Self-driving cars will cruise around a 32-acre “city” in Michigan over the next five years, speeding (or not) down roads, through intersections, obeying traffic signs and signals, while avoiding sidewalks, trees and construction obstacles.
That’s the goal of the $20 million University of Michigan Mcity — the world’s first controlled environment designed to test the potential of autonomous vehicle technologies that will lead the way to mass-market driverless cars, which, according to Navigant Research, could hit the road by 2025.
Ford, General Motors, Honda and Toyota are among the companies each investing $1 million over three years in Mcity, and testing new technologies before they are tried out on public streets and highways. Last week, Ford became the first automaker to test autonomous vehicles at Mcity.
Google in the Driver’s Seat
But in the race to put autonomous vehicles on read roads, technology companies may overtake automakers. According to a report from IHS Automotive, companies like Google and others are currently working toward solutions in the autonomous vehicle space and Google is in the lead. IHS Automotive estimates the technology company has invested nearly $60 million so far in autonomous vehicle research and development, at a run rate of nearly $30 million per year.
The appeal of autonomous vehicle technology goes beyond the Batmobile appeal of driverless cars. Analysts say autonomous vehicles will likely produce efficiency and environmental benefits, which may explain why everyone from Tesla to Apple and Google are jumping on this low-emission, driverless bandwagon.
“Right now, autonomous vehicles are all at the prototype or early product stage, so we don’t really know exactly what benefits there will be, if any. That said there are good reasons to believe that autonomous vehicles will have a lot of environmental benefits that we can try to estimate and model,” says Mark Bünger, Lux Research’s VP of research.
Fewer Cars, Fewer Emissions
One major benefit, Bünger says, would be fewer cars on the road, thus reducing transportation greenhouse gas emissions. Cars sit idle some 95 percent of the time, he says. “If the vehicles were autonomous, they could perform other tasks, such as driving other people to other places, or delivering goods, when they were not in use by their owner.”
This would also cut down on natural resources required to manufacture cars, as well as emissions produced during the manufacturing process.
“I’ve seen estimates that we would need as few as 20 percent of the vehicles we currently have in the world, if autonomous vehicles were the norm,” Bünger says. “I think that’s very optimistic, but a 10 or 20 percent reduction in the vehicle population would not be out of the question. That means less energy and materials deployed in the manufacture and maintenance of vehicles.”
Reduced Fuel Consumption
Another benefit of fewer vehicles on the road: less traffic jams and an improved traffic flow. Sitting idle in traffic and slamming on the breaks wastes fuel — not to mention the safety benefits of fewer collisions.
“Traffic jams are a major factor in air quality and overall emissions so anything that helps avoid them will benefit the environment,” says David Alexander, Navigant senior research analyst. “On long stretches of freeway, V2V communication can enable platooning, which has been shown to reduce overall fuel consumption by 5 percent to 10 percent.”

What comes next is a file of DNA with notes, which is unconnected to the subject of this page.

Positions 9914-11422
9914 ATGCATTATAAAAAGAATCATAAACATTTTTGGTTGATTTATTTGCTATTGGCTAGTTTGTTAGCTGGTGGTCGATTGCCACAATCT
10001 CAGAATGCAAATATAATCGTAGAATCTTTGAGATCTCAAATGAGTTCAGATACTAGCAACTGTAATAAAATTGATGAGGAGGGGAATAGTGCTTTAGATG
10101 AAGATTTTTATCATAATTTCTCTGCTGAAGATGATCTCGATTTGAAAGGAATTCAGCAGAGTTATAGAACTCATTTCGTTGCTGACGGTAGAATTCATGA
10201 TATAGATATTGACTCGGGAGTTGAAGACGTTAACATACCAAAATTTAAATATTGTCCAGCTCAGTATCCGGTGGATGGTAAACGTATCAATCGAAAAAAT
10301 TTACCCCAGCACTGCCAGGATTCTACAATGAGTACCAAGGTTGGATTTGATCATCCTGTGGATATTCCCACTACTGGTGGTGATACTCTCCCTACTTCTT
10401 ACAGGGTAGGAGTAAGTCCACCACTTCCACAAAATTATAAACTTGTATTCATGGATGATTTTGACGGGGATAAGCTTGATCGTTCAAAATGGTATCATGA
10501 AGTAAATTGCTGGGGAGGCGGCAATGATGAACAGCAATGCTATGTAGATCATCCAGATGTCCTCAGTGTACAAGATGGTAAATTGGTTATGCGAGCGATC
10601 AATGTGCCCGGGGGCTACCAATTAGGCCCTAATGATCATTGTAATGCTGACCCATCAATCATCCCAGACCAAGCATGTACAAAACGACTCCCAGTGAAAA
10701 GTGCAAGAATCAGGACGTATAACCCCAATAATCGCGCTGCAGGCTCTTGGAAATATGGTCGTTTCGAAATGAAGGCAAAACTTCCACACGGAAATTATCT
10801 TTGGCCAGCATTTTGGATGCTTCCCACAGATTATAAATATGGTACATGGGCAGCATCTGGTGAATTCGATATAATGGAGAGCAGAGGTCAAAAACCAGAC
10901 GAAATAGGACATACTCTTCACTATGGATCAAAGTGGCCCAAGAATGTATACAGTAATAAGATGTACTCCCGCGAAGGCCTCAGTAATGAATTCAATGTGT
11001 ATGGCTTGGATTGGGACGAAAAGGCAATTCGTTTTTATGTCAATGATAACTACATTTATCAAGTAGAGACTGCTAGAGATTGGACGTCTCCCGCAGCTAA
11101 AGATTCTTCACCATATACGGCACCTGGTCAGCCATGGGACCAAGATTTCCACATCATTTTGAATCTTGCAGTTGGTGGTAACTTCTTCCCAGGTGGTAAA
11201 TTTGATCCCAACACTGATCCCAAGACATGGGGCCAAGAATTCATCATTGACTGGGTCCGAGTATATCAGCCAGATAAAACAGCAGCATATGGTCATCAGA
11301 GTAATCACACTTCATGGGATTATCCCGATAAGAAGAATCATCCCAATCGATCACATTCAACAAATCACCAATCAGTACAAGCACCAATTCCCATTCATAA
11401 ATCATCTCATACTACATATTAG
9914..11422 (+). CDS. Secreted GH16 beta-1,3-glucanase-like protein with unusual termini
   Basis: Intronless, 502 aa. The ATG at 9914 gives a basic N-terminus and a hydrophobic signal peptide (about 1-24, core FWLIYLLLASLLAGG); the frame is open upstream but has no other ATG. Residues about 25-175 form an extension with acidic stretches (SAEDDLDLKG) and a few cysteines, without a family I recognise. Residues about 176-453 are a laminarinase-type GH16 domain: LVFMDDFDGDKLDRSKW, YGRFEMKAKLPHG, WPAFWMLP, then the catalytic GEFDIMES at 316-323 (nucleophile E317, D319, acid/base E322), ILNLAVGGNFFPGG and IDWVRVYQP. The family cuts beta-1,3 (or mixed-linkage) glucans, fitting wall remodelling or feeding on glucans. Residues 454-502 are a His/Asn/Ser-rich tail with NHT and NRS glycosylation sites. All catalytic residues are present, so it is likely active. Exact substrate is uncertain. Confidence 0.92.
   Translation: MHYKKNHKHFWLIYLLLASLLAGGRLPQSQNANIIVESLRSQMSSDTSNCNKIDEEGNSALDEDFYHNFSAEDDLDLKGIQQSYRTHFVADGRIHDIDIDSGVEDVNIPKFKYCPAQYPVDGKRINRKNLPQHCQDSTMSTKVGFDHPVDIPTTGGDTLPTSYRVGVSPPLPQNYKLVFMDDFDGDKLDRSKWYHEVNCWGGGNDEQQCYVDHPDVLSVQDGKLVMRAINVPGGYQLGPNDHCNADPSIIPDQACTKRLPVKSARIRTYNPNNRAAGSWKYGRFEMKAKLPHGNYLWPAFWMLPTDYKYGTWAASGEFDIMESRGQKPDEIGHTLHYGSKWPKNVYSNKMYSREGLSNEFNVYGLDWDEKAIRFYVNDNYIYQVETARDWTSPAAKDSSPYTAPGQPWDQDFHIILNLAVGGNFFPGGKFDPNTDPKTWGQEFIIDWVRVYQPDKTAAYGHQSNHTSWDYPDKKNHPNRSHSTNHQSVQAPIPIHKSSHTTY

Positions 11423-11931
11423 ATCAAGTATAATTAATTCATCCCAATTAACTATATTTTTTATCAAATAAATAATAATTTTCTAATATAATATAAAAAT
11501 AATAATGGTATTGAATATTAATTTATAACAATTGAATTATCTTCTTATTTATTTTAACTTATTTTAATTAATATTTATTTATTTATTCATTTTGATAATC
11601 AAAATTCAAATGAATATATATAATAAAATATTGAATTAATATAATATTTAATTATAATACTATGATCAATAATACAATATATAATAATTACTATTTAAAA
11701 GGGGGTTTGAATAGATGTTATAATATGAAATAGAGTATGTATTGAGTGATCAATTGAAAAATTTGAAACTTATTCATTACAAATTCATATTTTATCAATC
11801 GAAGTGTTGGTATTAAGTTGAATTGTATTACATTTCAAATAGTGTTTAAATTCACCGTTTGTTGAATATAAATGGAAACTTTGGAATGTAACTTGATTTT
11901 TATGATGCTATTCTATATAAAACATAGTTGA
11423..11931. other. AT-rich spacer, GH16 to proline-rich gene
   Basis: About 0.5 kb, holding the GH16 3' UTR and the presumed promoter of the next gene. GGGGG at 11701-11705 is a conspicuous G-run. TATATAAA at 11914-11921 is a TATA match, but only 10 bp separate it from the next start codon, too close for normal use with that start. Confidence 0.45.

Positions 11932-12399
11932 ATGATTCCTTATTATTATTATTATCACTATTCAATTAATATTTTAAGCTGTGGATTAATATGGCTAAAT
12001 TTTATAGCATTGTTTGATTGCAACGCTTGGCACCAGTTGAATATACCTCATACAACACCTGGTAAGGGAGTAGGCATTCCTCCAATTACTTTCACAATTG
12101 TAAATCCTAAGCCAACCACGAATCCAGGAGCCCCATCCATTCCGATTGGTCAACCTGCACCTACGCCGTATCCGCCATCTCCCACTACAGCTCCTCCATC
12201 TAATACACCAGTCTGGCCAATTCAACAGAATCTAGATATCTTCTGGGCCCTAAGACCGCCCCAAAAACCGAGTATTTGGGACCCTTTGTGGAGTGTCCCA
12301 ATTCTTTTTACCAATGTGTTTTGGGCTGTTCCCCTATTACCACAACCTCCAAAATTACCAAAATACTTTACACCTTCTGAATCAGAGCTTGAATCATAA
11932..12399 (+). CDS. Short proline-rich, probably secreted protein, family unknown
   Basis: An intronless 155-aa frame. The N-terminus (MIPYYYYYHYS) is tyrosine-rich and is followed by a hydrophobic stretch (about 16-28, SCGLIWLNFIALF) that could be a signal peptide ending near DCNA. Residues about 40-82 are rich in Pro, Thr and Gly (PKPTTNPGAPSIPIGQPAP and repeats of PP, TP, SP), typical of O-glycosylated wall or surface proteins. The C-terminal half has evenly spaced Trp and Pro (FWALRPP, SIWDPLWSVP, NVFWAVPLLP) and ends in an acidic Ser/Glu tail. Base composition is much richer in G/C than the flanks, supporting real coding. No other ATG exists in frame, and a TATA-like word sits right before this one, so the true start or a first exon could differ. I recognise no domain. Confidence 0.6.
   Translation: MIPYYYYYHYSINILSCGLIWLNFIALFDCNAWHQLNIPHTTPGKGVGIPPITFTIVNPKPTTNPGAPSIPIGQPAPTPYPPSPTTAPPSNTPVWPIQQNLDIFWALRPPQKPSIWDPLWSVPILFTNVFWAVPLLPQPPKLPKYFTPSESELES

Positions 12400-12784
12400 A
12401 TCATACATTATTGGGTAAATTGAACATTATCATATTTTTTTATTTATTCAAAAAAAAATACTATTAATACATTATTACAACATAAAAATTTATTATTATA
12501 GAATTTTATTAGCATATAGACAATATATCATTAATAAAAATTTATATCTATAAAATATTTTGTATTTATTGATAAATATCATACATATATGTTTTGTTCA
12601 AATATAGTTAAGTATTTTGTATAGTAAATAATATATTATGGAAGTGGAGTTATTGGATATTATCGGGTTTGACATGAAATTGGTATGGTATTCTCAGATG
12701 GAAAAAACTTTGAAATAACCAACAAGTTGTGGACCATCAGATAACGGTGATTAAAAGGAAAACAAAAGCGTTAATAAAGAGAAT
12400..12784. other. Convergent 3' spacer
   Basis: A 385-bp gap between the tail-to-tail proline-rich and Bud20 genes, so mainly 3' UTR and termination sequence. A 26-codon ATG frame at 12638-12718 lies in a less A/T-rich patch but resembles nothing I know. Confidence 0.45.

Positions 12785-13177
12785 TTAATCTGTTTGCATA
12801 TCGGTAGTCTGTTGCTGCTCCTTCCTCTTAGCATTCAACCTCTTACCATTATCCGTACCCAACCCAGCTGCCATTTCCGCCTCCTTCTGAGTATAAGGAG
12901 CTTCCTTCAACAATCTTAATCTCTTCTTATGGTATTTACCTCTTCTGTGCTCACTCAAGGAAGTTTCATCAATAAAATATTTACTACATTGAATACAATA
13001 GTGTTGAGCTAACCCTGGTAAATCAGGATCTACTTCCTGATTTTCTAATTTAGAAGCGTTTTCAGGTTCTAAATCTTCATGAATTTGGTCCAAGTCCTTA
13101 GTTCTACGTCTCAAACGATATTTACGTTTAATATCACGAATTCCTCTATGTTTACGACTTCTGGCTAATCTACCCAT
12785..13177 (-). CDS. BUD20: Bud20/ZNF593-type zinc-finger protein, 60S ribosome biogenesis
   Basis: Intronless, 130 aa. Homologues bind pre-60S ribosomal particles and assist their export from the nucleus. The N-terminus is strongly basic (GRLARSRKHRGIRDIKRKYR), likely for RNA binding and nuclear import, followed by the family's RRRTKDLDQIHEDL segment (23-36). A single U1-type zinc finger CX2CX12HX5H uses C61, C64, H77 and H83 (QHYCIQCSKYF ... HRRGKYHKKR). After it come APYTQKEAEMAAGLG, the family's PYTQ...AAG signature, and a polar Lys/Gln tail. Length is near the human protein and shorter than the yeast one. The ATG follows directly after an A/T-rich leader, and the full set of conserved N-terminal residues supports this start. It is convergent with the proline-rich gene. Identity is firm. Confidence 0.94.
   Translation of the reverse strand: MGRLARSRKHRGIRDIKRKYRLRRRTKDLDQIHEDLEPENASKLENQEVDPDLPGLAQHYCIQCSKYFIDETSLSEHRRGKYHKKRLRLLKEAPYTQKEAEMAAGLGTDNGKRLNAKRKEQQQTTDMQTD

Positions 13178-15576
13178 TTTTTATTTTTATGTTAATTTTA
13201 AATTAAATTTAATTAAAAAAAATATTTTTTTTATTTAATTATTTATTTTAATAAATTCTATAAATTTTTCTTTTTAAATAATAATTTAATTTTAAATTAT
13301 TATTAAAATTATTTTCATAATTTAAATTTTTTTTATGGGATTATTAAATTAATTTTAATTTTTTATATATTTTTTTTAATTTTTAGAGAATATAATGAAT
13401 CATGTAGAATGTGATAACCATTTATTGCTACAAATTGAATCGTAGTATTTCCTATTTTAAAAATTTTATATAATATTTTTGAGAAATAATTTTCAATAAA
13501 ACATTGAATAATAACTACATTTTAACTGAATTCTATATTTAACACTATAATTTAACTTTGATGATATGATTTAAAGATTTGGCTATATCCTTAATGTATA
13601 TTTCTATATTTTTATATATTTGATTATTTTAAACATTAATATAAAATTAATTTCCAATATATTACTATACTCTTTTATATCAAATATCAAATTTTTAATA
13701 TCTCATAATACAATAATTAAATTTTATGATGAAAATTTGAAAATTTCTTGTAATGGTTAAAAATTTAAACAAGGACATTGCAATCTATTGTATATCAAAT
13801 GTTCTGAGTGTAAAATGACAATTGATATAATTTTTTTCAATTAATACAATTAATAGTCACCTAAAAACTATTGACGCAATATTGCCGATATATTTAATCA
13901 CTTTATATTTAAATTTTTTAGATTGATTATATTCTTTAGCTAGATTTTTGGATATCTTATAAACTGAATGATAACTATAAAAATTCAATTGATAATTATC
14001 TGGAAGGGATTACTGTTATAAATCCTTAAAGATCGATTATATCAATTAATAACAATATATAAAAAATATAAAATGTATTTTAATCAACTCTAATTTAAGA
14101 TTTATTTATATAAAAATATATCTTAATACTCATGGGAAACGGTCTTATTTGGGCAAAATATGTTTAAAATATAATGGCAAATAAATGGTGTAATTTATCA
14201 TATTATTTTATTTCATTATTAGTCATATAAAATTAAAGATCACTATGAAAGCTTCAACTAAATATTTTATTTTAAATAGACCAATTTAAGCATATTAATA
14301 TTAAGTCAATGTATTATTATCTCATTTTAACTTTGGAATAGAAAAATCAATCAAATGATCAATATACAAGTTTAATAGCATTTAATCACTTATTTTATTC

A byproduct of autonomous vehicles development, according to Bünger, is that it could lead to greater electrification of the fleet.
“In other words while autonomous vehicles are not necessarily electric vehicles, we are seeing in practice that electric vehicle makers like Tesla are more aggressively developing autonomous technology,” he explains. “For example, the Chinese carmakers SAIC and BAIC are investing both in electric vehicle technology and autonomy. BAIC invested about $100 million in a US battery startup Atieva, but is using it to hire in autonomous vehicle engineers, stealing them from Volkswagen among other companies.”
Will Technology Catch Up?
While completely driverless cars are still at least a decade out, bringing them to market depends on legislative changes and technology improvements.
“Sensors are improving all the time, but there is still more progress necessary to reduce cost and size and improve performance to the point where the technology is affordable in mainstream vehicles. In particular, obstacle detection in bad weather needs to get better,” Alexander says.
Additionally, processing power and speed needs to improve and software must become more capable, he adds.
“Accurate up-to-date maps are critical for today’s fully autonomous vehicle prototypes to operate, so a process for continuously updating and sharing detailed maps must be agreed and developed if the technology is to become widely available,” Alexander says.
Bünger says carmakers are rightfully concerned about autonomous vehicle technologies doing to the auto industry what the personal computer did to the computer industry in the late ’70s, “where startups decimate incumbent players in a matter of just a few years.” He says while it’s not the most likely scenario, it’s the no. 1 reason carmakers are spending billions on self-driving cars.
“Had it not been for Google shocking everyone with their pace of progress, carmakers would still be treating this like a long-term side project,” Bünger says. “So, in some, while there’s a lot we don’t know yet, we do know that this is an extremely exciting time with rapidfire changes for many years to come.”
Photo Credit: University of Michigan